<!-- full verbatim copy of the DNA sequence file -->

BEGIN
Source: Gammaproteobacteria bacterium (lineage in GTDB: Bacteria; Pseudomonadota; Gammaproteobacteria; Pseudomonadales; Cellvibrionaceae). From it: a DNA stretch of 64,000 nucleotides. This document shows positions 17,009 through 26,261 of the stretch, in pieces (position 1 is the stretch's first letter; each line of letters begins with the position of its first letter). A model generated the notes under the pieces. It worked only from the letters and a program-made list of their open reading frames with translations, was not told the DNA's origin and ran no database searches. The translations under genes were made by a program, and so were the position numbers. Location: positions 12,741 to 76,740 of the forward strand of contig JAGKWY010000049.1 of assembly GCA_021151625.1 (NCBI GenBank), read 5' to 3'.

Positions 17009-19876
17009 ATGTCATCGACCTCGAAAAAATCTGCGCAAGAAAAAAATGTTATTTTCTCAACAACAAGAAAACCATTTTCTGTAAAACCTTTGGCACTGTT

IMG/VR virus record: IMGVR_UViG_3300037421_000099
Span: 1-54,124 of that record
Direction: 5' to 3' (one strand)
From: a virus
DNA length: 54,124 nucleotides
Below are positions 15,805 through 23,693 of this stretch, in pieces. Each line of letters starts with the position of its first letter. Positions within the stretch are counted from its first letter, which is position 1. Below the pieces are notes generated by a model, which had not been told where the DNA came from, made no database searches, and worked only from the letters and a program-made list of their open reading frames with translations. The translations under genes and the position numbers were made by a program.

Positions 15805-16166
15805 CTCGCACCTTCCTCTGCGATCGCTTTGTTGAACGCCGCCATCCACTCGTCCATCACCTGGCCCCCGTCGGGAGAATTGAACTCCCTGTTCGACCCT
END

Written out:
Source: Gammaproteobacteria bacterium (lineage in GTDB: Bacteria; Pseudomonadota; Gammaproteobacteria; Pseudomonadales; Cellvibrionaceae). From it: a DNA stretch of 64,000 nucleotides. This document shows positions 17,009 through 26,261 of the stretch, in pieces (position 1 is the stretch's first letter; each line of letters begins with the position of its first letter). A model generated the notes under the pieces. It worked only from the letters and a program-made list of their open reading frames with translations, was not told the DNA's origin and ran no database searches. The translations under genes were made by a program, and so were the position numbers. Location: positions 12,741 to 76,740 of the forward strand of contig JAGKWY010000049.1 of assembly GCA_021151625.1 (NCBI GenBank), read 5' to 3'.

Positions 17009-19876
17009 ATGTCATCGACCTCGAAAAAATCTGCGCAAGAAAAAAATGTTATTTTCTCAACAACAAGAAAACCATTTTCTGTAAAACCTTTGGCACTGTT

IMG/VR virus record: IMGVR_UViG_3300037421_000099
Span: 1-54,124 of that record
Direction: 5' to 3' (one strand)
From: a virus
DNA length: 54,124 nucleotides
Below are positions 15,805 through 23,693 of this stretch, in pieces. Each line of letters starts with the position of its first letter. Positions within the stretch are counted from its first letter, which is position 1. Below the pieces are notes generated by a model, which had not been told where the DNA came from, made no database searches, and worked only from the letters and a program-made list of their open reading frames with translations. The translations under genes and the position numbers were made by a program.

Positions 15805-16166
15805 CTCGCACCTTCCTCTGCGATCGCTTTGTTGAACGCCGCCATCCACTCGTCCATCACCTGGCCCCCGTCGGGAGAATTGAACTCCCTGTTCGACCCT